Date: 25 August 2009
In preparation for the Caspian tern breeding season, Wairarapa’s Onoke spit has been cleared of rubbish posing a threat to wildlife, including tangled fishing line, wire, tyres, and even a fridge.
More than 40 volunteers, including staff from the nearby Wharekauhau Estate, helped the Department of Conservation comb the dunes for rubbish washed down the rivers and off boats.
DOC community relations programme manager Amanda Cosgrove was impressed by the reduction in refuse from last year and the enthusiasm of volunteers.
Rubbish collected from Wairarapa's
“Last year we collected close to 50 tyres and two tonnes of rubbish. Thankfully this year we only collected around a dozen tyres and about half the rubbish with highlights including a fridge, large amounts of entangled fishing line and enough batons and wire to build five fences with.”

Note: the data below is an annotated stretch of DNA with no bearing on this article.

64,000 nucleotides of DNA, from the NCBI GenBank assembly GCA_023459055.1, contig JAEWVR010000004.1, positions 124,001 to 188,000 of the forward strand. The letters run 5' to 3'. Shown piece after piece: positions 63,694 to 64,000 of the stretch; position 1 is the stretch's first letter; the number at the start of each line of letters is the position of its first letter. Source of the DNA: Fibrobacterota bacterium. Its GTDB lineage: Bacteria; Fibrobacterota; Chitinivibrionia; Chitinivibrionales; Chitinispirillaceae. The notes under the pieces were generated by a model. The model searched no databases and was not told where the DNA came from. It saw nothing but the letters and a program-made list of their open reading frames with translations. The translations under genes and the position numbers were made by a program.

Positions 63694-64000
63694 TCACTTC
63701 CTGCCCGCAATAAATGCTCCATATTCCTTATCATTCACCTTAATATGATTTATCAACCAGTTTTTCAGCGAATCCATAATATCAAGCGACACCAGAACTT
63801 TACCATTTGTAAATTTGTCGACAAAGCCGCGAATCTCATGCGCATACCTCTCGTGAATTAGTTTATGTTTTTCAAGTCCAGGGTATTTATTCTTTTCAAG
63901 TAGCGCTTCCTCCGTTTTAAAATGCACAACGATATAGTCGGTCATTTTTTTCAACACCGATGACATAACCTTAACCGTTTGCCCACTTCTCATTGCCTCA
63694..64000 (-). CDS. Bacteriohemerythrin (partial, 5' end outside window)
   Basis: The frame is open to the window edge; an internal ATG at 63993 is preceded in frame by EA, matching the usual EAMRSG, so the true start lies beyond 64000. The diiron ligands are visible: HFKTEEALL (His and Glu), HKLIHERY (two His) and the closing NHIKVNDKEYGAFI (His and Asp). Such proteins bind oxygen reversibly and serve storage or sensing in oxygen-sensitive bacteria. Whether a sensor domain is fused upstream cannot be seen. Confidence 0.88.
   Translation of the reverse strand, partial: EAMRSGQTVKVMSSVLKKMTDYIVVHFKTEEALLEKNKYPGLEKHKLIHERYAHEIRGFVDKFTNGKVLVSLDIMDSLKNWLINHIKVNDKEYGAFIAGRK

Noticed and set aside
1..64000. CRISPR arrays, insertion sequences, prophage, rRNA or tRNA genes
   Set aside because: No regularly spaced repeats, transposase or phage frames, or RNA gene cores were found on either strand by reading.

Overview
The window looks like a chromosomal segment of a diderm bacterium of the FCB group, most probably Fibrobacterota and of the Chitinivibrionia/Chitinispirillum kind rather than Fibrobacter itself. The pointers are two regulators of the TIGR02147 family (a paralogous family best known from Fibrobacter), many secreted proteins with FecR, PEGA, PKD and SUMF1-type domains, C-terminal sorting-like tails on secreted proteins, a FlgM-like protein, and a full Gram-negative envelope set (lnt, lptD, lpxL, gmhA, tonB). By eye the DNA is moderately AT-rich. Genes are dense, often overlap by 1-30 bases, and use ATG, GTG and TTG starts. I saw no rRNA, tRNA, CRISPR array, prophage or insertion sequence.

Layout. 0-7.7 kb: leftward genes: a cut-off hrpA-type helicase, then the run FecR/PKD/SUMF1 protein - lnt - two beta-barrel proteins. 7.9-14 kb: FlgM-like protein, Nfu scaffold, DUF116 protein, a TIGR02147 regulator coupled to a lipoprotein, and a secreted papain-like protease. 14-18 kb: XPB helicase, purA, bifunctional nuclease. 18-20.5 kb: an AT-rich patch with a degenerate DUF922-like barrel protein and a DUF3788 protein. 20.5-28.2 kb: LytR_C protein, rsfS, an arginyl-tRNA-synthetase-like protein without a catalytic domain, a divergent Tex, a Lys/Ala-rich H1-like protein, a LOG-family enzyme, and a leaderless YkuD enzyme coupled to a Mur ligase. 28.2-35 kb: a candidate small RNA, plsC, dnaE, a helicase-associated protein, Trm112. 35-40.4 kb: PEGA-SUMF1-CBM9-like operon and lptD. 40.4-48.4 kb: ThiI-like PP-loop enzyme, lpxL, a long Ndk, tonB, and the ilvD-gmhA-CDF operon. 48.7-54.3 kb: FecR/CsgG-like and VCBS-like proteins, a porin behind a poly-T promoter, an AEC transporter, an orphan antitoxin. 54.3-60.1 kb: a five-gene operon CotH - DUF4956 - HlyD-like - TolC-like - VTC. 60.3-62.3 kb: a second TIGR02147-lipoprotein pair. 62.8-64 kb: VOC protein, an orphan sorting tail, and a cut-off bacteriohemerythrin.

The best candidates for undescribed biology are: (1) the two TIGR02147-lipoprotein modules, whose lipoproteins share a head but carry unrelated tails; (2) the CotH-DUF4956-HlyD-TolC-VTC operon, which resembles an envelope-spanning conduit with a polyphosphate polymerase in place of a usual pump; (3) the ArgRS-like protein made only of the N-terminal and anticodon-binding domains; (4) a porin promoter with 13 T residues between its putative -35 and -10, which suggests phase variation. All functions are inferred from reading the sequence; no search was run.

The team covered the spit in half the time and then headed down Ocean Beach to Wharekauhau, where hungry workers were treated to a barbeque lunch.
“It’s a great opportunity to meet such a variety of people wanting to participate,” says Amanda.
“And it’s very satisfying to get it all to the tip and see it disposed of properly.”
The group is planning for an annual August beach clean-up in preparation for the spring breeding season and influx of recreational visitors.
“It’s also a reminder to people to watch their fishing gear and what floats down the rivers of Wairarapa as it does wash up somewhere,” says Amanda.
The next beach clean-up is part of Conservation Week from Lake Ferry on 14 September.